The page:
New Canadians often make special efforts to maintain their religious observances as part of the process of preserving their original ethnic or cultural identity. Some religious groups have grown in membership, such as those associated with evangelical Christianity, but in general the trend in Canada has been towards increasing secularism in public and private life.

An exception is the increased observance of traditional religious practices among First Nations peoples in recent decades, which must be seen as both a spiritual revitalization and part of the historic process of reaffirming their ethnic and political identities in Canada.

Religious professionals

Most religious officials are associated with the world’s major religions, although some ethnic differences do exist. For example, in Portuguese communities, such as the one in Toronto, specialized religious practitioners, such as healers, are common.

With changes in migration patterns, significant religious practitioners associated with non-world religions, such as local religious traditions found among different people in Africa, are becoming common.

With the exception of religious practitioners who work for political bodies, such as the chaplain of the federal parliament, religious practitioners generally have authority and serve the needs of their own locally defined communities.

One exception is the growing importance of First Nations spiritual leaders, who also serve as political leaders in their communities. These professionals are often directly involved in dealings with the broader Canadian community, and their spiritual and political roles are indivisible.

Rituals and Holy Places

There is too much religious diversity across Canada to make general observations about rituals and holy places. Churches of many types are important places in almost every community, not only for practitioners of religion in particular, but also as community centers and community emergency operating bases.

In both large and small communities, churches are often the site of community activism and provision of community services, such as the homeless shelter.

While religion arguably plays less and less of a role in Canadian cultural life, religious institutions and professionals play an important role in the non-spiritual aspects of community life.

Death and the afterlife

Most Canadians believe in the Christian model of the afterlife, of heaven and hell. Burial practices vary by religious group, but for the most part funeral and burial celebrations are the responsibility of the family of the deceased.

Funerals are both private functions, attended by family and friends, and public functions, such as the funeral procession from a church to a burial place. Funerals of important political or cultural figures may be televised.

Secular celebrations

Canadian holidays can be political or religious. The main celebrations, which are often marked by a legal holiday away from work, include two religious holidays: Christmas, December 25; and Easter, which varies from year to year.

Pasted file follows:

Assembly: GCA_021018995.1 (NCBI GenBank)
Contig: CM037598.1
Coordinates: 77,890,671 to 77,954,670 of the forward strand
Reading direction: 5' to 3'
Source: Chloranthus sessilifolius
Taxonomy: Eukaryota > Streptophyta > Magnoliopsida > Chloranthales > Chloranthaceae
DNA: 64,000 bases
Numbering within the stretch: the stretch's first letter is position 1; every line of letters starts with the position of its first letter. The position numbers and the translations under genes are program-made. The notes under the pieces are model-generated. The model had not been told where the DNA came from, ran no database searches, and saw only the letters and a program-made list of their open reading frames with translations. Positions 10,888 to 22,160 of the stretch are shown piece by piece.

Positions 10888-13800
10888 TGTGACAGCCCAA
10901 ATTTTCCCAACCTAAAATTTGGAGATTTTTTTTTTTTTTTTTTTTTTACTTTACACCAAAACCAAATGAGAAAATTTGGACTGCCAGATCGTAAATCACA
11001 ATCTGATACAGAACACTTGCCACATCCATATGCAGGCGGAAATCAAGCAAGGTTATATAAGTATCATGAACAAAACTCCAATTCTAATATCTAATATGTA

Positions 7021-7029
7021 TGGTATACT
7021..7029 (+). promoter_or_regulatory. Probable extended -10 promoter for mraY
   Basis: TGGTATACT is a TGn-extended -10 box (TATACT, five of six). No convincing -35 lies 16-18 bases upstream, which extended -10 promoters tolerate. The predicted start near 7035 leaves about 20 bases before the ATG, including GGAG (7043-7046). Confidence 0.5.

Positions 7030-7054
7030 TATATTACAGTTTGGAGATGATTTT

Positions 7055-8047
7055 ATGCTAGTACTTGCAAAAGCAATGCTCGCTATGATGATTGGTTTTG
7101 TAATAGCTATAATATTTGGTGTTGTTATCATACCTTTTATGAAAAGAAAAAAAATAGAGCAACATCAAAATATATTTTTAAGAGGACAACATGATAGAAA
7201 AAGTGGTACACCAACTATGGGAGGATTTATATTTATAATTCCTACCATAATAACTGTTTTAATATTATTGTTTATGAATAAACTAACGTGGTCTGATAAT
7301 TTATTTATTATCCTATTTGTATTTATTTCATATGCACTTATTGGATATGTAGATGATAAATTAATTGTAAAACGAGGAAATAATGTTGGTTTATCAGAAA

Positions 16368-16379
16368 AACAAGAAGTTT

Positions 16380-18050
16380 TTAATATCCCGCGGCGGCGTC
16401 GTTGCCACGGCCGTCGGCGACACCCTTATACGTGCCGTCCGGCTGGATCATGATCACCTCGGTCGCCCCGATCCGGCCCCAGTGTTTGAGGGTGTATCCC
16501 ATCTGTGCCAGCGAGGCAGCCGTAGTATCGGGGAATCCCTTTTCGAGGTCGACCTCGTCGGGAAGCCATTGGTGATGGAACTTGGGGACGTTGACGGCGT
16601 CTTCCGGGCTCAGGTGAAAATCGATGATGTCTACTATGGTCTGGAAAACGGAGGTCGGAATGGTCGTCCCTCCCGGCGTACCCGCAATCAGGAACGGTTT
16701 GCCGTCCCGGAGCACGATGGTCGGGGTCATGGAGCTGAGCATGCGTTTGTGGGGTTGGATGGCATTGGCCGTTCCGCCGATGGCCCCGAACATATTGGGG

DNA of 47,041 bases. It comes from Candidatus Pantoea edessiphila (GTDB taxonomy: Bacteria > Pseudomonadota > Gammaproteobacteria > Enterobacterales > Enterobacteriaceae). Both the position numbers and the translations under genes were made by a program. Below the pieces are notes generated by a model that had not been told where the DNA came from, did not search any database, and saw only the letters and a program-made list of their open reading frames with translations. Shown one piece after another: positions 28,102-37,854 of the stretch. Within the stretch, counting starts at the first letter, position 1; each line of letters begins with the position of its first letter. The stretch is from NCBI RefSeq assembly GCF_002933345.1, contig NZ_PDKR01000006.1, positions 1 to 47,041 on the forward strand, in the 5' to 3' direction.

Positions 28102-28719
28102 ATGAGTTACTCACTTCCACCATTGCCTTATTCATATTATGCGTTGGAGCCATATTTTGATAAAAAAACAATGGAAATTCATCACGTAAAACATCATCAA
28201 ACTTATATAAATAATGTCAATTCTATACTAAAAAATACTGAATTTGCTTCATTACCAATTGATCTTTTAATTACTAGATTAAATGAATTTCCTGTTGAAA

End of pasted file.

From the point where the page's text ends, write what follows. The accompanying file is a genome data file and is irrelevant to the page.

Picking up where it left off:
There are five main political or secular celebrations: Canada Day, July 1; New Year’s Day, January 1; Victoria Day, which honors Queen Victoria of England and varies from year to year; Labor Day, September; and Thanksgiving, in October.

The Arts and Humanities

Support for the Arts

Most artists in Canada are self-sufficient and there are very few artists whose income comes entirely from their artistic endeavors. Various tax-funded programs exist, at all levels of government, to provide financial assistance to artists of all kinds.

The Governor General’s Awards are presented each year to artists, writers, musicians and other entertainers. There is a federal National Art Gallery, and most provinces also have a major tax-supported art gallery, usually in the provincial capital.


Canada does not have a single national literary tradition, but instead participates in the larger world of English literature. Although there are many internationally known Canadian writers, there is generally not a single canon of Canadian literature. An exception is the province of Quebec, which has a long-standing “national” literature known for its criticism and social experimentation.

In recent decades, the number of published Canadian authors has increased dramatically, and Canadians as a community buy and read more books than most other industrialized countries. However, no special preference is given to Canadian literature.

Graphic arts

Canada has a large cohort of artists working in all media. Most small cities, and all large ones, have many art galleries, including tax-funded galleries.

There are several artists’ cooperatives in cities across the country, which provide artistic and financial support to their members. There is no single model of artistic presentation that works throughout the country.

Performing arts

Theater ranges from professional theaters, mainly in large cities, that offer mainstream entertainment such as musical theater, to small community theater companies that can be found across the country.

Several companies or specialty events, such as the Stratford Shakespeare Festival and the Shaw Festival, both in Ontario, take place each year and are international draws.

The city of Toronto has the distinction of hosting more theater openings per year than any other city in the English-speaking world. Its theaters include large commercial venues offering primarily musical theatre, several large venues for other types of musical performances, and a diverse range of theaters and theater companies offering both new original works for the company and works from nearly every linguistic and cultural tradition..

For the most part, attendance follows class lines, but with important exceptions. Smaller theaters and theater companies, and particularly those offering new, experimental, or political theater, encourage and attract audiences of all classes. In fact, this is part of your role and your goal.

Many of these theater companies see themselves as activists promoting social change. This makes these theaters both performance spaces and informal NGOs, a dual role that, while not unique to Canada, is an important aspect of its political culture.